You may have tried making homemade hot chocolate mix before, but I assure you, you haven't tried this one.
This is not because the recipe is hugely unique – it has two ingredients I haven't seen together in other recipes (which are the secrets to its success), but overall, it's fairly similar to other recipes out there.
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However, what IS unique is that it meets ALL the requirements for what a good homemade hot chocolate mix should be:
- creamy and shelf-stable without relying on processed milk powder
- creamy without relying on liquid milk either. I want a hot chocolate mix that can be taken camping and stirred up using just hot water!
- smooth sippin' – no sugar granules left at the bottom of the cup or endless stirring allowed. 🙂
In short, this recipe is your creamy, shelf-stable, smooth, decadent, real food, homemade hot chocolate mix answer.
So, let me let you in on the two secrets to this homemade hot chocolate mix:
1. Cocoa Butter (or white chocolate, if necessary): Cocoa butter (sometimes referred to as “cacao butter” in its raw state) has a seductively silky, creamy mouth-feel and substitutes beautifully for various dry milk products. Thus, I call for very finely shaved pure cocoa butter as the shelf-stable creamy ingredient. You can use white chocolate in its place if it's easier to find, as white chocolate is made predominately of cocoa butter – just know that the drink will be a bit sweeter.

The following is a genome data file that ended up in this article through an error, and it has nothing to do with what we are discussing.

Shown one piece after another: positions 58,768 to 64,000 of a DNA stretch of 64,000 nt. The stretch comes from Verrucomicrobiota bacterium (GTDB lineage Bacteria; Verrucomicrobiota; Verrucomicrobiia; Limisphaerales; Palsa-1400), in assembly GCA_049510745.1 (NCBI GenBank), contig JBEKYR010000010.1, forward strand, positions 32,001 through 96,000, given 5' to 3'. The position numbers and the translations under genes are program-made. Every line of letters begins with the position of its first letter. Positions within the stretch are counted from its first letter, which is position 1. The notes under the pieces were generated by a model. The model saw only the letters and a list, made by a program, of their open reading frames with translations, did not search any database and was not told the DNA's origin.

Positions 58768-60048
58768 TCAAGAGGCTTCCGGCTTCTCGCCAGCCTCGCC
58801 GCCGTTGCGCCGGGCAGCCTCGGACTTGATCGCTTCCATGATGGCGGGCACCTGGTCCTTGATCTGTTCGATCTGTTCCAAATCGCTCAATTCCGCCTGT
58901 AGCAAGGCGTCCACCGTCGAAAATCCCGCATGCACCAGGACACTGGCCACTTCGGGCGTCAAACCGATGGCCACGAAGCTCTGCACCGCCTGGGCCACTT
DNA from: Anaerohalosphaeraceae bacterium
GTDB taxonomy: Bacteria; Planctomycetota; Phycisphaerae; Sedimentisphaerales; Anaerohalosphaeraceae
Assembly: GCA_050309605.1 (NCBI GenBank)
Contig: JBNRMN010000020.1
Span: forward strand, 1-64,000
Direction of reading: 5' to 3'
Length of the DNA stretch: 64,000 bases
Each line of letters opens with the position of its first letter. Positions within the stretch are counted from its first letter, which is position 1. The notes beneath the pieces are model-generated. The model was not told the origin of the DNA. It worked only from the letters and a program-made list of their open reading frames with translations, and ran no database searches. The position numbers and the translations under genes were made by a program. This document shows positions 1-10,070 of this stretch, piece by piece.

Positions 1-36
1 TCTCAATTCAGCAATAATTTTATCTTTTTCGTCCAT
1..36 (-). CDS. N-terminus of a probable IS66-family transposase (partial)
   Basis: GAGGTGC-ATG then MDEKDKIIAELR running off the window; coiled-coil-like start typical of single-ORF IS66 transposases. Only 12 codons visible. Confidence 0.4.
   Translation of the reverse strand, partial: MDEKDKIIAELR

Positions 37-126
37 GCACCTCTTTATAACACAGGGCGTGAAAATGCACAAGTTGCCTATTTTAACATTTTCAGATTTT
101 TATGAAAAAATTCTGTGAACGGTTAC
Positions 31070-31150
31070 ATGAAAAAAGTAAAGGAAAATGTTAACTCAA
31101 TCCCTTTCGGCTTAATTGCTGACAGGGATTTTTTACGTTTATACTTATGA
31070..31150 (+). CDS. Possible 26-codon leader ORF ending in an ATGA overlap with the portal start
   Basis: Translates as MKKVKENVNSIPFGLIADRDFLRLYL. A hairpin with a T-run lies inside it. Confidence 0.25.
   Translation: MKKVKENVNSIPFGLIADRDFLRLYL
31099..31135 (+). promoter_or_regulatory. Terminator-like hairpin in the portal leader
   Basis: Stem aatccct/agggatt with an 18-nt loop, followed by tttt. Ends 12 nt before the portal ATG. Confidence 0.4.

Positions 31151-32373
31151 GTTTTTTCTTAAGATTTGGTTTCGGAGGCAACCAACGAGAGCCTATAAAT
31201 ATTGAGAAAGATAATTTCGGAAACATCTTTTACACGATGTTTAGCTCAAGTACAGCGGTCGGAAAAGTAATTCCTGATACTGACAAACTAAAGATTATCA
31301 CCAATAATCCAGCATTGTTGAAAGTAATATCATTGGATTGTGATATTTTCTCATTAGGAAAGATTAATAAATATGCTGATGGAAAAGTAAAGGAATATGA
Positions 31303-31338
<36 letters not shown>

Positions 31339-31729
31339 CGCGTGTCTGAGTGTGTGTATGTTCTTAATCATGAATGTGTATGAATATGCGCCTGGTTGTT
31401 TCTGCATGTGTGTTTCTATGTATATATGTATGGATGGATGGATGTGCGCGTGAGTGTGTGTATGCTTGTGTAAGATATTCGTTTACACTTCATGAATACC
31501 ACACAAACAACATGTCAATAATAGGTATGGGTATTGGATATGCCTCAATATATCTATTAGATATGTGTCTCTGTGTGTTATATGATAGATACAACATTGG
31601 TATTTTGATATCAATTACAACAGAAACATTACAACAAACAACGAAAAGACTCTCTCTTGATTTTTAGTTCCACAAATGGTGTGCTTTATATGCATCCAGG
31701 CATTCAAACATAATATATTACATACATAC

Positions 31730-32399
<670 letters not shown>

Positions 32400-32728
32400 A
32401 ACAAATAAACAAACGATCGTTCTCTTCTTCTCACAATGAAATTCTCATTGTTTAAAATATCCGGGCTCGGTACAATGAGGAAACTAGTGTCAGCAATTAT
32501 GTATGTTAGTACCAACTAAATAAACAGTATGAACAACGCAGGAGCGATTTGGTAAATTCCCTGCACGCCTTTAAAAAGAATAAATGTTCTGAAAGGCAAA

I also choose to call for cocoa butter instead of white chocolate chips because some brands of white chocolate use additives and stabilizers like soy lecithin and gums, which some people – including me – prefer to avoid. Again, use whichever you'd like, but this is why I chose to call for cocoa butter as the standard.
2. POWDERED Sugar (very minimally refined, of course): By using powdered sugar instead of standard granulated sugar, the sugar dissolves almost instantly when hot water is poured over the powder, creating a silky smooth drink. And from a real food standpoint, I'm okay with powdered sugar because it's easy to make your own no-refined-sugar powdered sugar, which ensures that you've used a sugar you're comfortable using (either from a real food standpoint or a fair trade standpoint). It's the best of both worlds.
So, now a word about your cocoa, because it's important….
Cocoa powder forms the base of this recipe, so it's important to choose a cocoa that meets your criteria so that you can enjoy every cup of homemade hot chocolate to the max.
First of all, is your cocoa fair trade?